The 2013 European law limits certain bankers to bonuses equal to one times their salary, or two times if shareholders approve it. It defines what is considered fixed pay and what is variable pay, more commonly known as bonuses.
The banks were clearly in a bind. Data from the European Banking Authority show that in 2012 top bankers earned bonuses of two and a half to five and a half times as much as their salaries. In 2012, for example, Goldman Sachs paid its 115 so-called code staff employees in Europe — those to whom the caps apply — $86.1 million in salary and $450.7 million in cash and stock bonuses. That averages to about $4.7 million in total compensation for each person, with the bonus equal to 5.2 times as much as the salary.
But bank executives and their lawyers and consultants spotted an opening in the rigid definitions, with payments that are neither fixed, like a salary, nor variable, like a bonus.
For example, such payments may be made weekly, monthly or semiannually — like a salary — but they cannot be applied to pensions, making them more like a bonus. For some, the amounts will be reset every year, like a salary, and for others, it can vary with the economic environment, or a banker’s new role, like a bonus.
The British regulator has told the banks that the payments will most likely pass muster if they are noncontractual and not based on performance, according to compensation consultants, bank officials and lawyers. This is a bit of a turnaround for an industry that believes its extraordinarily high compensation is justified on the basis of exceptional performance.
A spokeswoman for the Prudential Regulatory Authority, which is an arm of the Bank of England and regulates the banks, declined to comment.
Antony P. Jenkins, Barclays’ chief executive, said this week that role-based pay was “not performance-related, but an adjustment to fixed pay.” After announcing a drop in profits and job cuts, Mr. Jenkins defended the decision to increase the investment bank’s bonus pool by 13 percent.
“Barclays does not set competitive rates in the marketplace,” he said, insisting that it was in the interest of shareholders to attract and retain top talent (though he waived his own bonus of £2.7 million, or $4.5 million). The move prompted some corporate governance experts to question, “for whom is this institution being run?” as Roger Barker, head of corporate governance at the Institute of Directors, put it.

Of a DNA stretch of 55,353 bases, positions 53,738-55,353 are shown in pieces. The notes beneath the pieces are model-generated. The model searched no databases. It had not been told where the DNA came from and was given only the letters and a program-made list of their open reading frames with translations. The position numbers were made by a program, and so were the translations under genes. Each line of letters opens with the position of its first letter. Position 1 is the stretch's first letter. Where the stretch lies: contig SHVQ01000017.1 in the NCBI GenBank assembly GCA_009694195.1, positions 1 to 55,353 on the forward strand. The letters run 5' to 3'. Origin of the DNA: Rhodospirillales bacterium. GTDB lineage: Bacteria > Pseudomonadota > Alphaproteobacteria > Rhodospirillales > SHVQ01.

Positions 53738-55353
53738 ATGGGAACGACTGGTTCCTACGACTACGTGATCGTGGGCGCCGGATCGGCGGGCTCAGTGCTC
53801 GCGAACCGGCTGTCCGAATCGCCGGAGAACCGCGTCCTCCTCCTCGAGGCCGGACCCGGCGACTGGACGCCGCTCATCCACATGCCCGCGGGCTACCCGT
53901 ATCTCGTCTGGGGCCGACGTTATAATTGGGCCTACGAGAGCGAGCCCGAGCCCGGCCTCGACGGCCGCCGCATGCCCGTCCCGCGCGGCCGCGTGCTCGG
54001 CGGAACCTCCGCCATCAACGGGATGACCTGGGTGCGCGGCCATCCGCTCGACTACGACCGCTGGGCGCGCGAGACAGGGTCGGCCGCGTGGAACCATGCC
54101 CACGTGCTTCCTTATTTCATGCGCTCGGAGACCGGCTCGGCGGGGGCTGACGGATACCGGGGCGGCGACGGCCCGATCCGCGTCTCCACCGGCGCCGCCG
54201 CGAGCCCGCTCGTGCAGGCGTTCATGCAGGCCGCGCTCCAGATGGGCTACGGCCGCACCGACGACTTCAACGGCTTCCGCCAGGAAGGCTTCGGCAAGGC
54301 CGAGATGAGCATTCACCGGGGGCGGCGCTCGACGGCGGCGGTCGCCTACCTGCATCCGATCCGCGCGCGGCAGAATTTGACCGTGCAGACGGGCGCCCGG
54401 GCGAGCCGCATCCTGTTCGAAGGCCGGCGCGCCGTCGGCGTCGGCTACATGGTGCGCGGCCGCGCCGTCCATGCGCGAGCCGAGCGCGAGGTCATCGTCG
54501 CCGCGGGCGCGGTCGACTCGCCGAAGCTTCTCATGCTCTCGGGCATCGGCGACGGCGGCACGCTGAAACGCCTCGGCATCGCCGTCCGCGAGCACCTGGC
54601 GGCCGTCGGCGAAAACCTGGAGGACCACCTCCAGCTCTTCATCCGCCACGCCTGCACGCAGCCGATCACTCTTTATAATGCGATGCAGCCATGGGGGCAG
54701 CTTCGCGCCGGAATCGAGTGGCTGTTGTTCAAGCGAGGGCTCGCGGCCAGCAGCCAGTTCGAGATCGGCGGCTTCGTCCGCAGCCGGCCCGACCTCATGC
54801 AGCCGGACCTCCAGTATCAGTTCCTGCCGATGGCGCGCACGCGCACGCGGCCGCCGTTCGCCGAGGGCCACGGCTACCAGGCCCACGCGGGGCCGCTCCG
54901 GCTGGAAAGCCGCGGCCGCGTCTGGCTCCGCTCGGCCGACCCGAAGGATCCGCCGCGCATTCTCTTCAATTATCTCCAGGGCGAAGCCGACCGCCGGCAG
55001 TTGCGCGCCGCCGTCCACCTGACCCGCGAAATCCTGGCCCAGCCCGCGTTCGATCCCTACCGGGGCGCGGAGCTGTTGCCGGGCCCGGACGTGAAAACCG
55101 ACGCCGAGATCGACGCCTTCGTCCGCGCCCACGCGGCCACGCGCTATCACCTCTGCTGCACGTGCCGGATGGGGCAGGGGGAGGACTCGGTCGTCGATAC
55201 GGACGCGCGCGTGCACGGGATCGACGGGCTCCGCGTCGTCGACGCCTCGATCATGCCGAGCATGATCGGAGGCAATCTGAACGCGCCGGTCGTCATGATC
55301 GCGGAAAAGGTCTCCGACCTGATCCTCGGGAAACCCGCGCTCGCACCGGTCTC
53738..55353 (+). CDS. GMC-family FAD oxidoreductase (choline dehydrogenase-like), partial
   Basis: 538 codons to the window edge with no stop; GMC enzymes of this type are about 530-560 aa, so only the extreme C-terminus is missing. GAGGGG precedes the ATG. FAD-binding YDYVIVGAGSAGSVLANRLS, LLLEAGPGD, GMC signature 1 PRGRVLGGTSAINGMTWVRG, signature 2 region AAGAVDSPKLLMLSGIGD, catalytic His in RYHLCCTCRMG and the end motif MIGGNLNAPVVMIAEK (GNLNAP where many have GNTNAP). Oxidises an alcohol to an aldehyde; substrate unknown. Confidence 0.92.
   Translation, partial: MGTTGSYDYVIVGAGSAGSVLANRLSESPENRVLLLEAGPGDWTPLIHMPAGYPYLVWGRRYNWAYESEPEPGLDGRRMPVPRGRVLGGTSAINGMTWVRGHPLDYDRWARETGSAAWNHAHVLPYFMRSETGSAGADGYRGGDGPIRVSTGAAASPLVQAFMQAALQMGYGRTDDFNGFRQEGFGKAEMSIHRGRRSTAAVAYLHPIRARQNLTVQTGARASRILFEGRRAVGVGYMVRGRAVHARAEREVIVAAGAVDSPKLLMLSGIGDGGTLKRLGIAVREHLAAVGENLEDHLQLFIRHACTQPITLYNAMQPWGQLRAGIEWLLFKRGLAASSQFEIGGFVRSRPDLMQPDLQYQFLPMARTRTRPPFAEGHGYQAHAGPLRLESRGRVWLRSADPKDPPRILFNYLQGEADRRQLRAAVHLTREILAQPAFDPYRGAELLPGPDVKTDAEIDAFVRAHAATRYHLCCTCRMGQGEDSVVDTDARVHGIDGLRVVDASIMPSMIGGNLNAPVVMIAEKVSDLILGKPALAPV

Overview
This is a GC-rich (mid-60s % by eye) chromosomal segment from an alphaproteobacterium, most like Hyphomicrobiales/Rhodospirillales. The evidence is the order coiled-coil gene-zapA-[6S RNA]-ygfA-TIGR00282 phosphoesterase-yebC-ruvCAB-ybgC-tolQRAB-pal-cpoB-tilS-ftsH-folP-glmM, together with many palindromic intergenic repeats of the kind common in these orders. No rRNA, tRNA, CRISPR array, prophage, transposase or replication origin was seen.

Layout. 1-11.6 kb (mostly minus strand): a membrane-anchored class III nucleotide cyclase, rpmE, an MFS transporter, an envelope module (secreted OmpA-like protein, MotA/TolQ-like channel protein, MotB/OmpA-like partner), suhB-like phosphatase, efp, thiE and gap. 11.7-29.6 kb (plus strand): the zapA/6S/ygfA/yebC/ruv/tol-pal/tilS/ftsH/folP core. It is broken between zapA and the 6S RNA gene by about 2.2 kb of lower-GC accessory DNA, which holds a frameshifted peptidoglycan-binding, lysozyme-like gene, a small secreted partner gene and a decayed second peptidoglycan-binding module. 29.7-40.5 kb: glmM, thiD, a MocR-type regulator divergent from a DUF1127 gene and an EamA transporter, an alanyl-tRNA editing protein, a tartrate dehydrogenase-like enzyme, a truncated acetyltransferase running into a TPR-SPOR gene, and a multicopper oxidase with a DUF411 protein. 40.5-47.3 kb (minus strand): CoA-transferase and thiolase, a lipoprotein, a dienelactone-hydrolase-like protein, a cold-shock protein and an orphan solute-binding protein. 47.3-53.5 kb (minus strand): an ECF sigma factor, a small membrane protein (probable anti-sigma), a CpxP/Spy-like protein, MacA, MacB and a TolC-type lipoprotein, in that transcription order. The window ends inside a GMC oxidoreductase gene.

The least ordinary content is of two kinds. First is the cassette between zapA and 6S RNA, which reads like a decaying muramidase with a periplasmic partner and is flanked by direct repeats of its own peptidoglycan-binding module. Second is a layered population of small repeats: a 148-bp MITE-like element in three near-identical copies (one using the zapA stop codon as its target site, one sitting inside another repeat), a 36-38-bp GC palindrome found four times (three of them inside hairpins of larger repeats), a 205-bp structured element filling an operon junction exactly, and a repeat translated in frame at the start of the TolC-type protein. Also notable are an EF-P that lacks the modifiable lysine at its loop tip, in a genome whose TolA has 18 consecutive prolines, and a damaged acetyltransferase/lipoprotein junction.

Payments to employees that are of similar size to bonuses are expected to raise many questions. Traditionally, traders have been paid largely on the basis of their business unit’s profits. Healthy employee incentives could be undermined if large sums were being paid out on the basis of broader measures like the wider economic environment or a person’s job description. Shareholders, in particular, might protest. The unorthodox payments come at the same time that British regulators have been trying to press banks to repair their ethical culture.
At a hearing last year, Andrew Bailey, the chief of the Prudential Regulation Authority, described one unintended effect of the bonus cap. “It will also institute an unhelpful culture of banks spending their time finding ways around the rules,” he said.
His prediction did not take long to come true. Barclays, for example, explained its new role-based pay in a memo to employees in November. The pay, the memo said, would allow the bank to comply with the European legislation and offer “competitive market compensation to employees.” In January, Bank of America Merrill Lynch told its client-facing managing directors in London that they would get a 20 percent pay raise to $500,000 (£303,000).
While the law came from the European Parliament, the recently created European Banking Authority is charged with defining to whom the law applies. It is now writing guidelines to further clarify what constitutes “fixed and variable” compensation.
Both the authority and the European Commission can investigate noncompliance, and the commission can bring a case to the European Court of Justice. This raises the risk of regulatory penalties to banks trying to make bonuses look like other types of pay.
“We expect all banks to comply strictly with European rules on bonuses, and continuous talk about how to circumvent the rules is disturbing,” said Michel Barnier, Europe’s commissioner for overseeing financial services.
Jenny Anderson reported from London, and Peter Eavis from New York.